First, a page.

Lithium — Big Pharma has yet to come up with something better. It could never be patented, it wasn’t paid for by anybody. It actually works. And it’s all-natural. But also, it sucks. Nature is brutal.
Haldol — Indispensable, though I might be switching to Thorazine in the near future. I don’t picture myself living without an antipsychotic again. Typicals seem to work better for me than atypicals did, though I’ve notably NOT tried Risperdal (even though it’s a good fit for my symptoms) or clozapine. Both were considered, though.
Ativan (lorazepam) — My symptoms tend to cluster around anxiety, insomnia, and irritability — maybe paranoia — all things helped by benzodiazepines. If it were not so problematic, I might have ranked it #2. It’s the best immediate symptom relief I can get aside from maybe sublingual Zyprexa (olanzapine).
Adderall — I would never actually achieve anything in life without Adderall. That said, my need to do something with my life is inherently superseded by my need to be alive, which is why it ranks #4.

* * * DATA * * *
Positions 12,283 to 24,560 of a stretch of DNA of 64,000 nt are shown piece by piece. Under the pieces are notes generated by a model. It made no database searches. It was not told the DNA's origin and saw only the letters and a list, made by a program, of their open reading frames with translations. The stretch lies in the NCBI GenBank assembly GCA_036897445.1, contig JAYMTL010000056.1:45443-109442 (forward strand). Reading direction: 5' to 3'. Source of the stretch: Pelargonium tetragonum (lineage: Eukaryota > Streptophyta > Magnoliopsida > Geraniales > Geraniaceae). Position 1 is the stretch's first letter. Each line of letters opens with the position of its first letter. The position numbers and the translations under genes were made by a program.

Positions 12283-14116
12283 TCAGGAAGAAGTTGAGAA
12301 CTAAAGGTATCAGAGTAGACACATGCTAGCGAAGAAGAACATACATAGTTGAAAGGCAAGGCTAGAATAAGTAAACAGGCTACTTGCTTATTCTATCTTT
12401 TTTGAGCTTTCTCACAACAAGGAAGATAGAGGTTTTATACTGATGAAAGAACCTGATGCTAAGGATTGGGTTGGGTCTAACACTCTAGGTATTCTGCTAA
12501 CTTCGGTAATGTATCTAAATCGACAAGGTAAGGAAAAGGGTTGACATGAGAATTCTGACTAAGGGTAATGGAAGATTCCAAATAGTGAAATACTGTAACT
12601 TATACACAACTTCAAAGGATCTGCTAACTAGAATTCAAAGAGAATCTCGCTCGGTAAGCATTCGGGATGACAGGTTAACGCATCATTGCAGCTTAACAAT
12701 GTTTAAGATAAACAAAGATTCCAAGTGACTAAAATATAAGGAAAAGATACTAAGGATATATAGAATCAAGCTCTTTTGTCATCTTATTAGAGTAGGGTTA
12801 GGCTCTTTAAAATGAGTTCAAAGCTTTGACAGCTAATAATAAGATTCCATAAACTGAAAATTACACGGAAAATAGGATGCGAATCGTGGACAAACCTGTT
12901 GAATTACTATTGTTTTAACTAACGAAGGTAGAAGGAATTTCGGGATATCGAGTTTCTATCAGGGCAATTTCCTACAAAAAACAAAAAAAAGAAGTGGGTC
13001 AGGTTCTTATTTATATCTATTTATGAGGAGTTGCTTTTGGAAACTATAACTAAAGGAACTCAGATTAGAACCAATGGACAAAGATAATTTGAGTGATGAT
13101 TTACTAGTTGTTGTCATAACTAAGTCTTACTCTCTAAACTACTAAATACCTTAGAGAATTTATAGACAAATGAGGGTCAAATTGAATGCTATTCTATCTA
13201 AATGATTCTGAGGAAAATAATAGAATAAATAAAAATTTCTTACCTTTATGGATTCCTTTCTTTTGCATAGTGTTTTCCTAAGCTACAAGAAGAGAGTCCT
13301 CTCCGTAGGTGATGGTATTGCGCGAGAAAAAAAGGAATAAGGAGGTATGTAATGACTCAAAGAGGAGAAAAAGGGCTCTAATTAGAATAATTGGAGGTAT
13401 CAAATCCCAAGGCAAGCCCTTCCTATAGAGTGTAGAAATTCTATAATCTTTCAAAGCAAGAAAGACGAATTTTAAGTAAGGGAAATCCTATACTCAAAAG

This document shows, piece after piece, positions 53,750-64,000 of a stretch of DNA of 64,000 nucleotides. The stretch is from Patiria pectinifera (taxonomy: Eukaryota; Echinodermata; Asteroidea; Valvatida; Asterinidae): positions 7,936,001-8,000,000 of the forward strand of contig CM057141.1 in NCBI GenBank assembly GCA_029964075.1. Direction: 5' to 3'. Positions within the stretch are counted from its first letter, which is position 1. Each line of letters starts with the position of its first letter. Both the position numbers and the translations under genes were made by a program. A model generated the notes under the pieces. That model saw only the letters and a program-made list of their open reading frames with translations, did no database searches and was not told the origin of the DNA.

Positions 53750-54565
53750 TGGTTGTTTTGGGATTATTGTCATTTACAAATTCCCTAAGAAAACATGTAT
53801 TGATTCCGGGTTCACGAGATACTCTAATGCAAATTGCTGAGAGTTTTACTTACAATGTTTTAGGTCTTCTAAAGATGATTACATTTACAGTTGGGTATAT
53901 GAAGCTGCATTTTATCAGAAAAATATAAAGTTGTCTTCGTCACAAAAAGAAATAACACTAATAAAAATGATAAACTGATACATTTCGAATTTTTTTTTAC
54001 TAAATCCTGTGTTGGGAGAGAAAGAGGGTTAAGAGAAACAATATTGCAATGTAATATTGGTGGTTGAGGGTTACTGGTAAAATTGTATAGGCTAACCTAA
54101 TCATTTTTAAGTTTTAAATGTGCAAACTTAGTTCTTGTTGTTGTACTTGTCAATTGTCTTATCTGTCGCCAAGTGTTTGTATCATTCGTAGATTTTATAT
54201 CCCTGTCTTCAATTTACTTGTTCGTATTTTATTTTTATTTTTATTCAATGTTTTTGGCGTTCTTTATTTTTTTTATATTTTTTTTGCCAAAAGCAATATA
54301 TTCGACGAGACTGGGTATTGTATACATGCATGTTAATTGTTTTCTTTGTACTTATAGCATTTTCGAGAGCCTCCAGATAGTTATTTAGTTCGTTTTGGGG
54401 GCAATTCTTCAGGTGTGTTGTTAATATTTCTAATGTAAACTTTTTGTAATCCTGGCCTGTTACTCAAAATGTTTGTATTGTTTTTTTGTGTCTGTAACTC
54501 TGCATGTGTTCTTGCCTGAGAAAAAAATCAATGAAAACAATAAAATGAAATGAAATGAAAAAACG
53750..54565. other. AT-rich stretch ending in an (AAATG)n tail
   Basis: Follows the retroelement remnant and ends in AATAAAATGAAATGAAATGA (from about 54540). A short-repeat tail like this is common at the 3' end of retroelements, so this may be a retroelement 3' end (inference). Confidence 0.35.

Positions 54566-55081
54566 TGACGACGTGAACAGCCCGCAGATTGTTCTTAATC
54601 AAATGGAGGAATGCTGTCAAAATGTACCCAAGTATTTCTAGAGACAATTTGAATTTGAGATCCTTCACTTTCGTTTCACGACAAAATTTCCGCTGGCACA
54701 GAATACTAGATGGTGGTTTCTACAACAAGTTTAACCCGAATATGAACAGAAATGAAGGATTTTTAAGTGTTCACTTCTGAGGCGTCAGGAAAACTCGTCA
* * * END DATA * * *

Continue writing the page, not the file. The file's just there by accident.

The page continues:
Lamotrigine (Lamictal) — An anticonvulsant medication. It seems to be doing something, because I become depressed without it. Though I’m not exactly sure what it’s doing.
Gabapentin — I’m supposed to be using it for anxiety to offset my lorazepam use. It’s also useful for severe headaches. I still feel the pain, but I kind of don’t care, like the pain just doesn’t command my attention.
Clonidine — It’s a blood pressure med, but I’m using it for insomnia. I cycle through medications for insomnia because they all lose their effectiveness eventually. I haven’t been on clonidine before so I don’t know how long it will be useful for. Other drugs I’ve used for sleep: Trazodone, Remeron, Ativan, Seroquel (and other atypical antipsychotics)…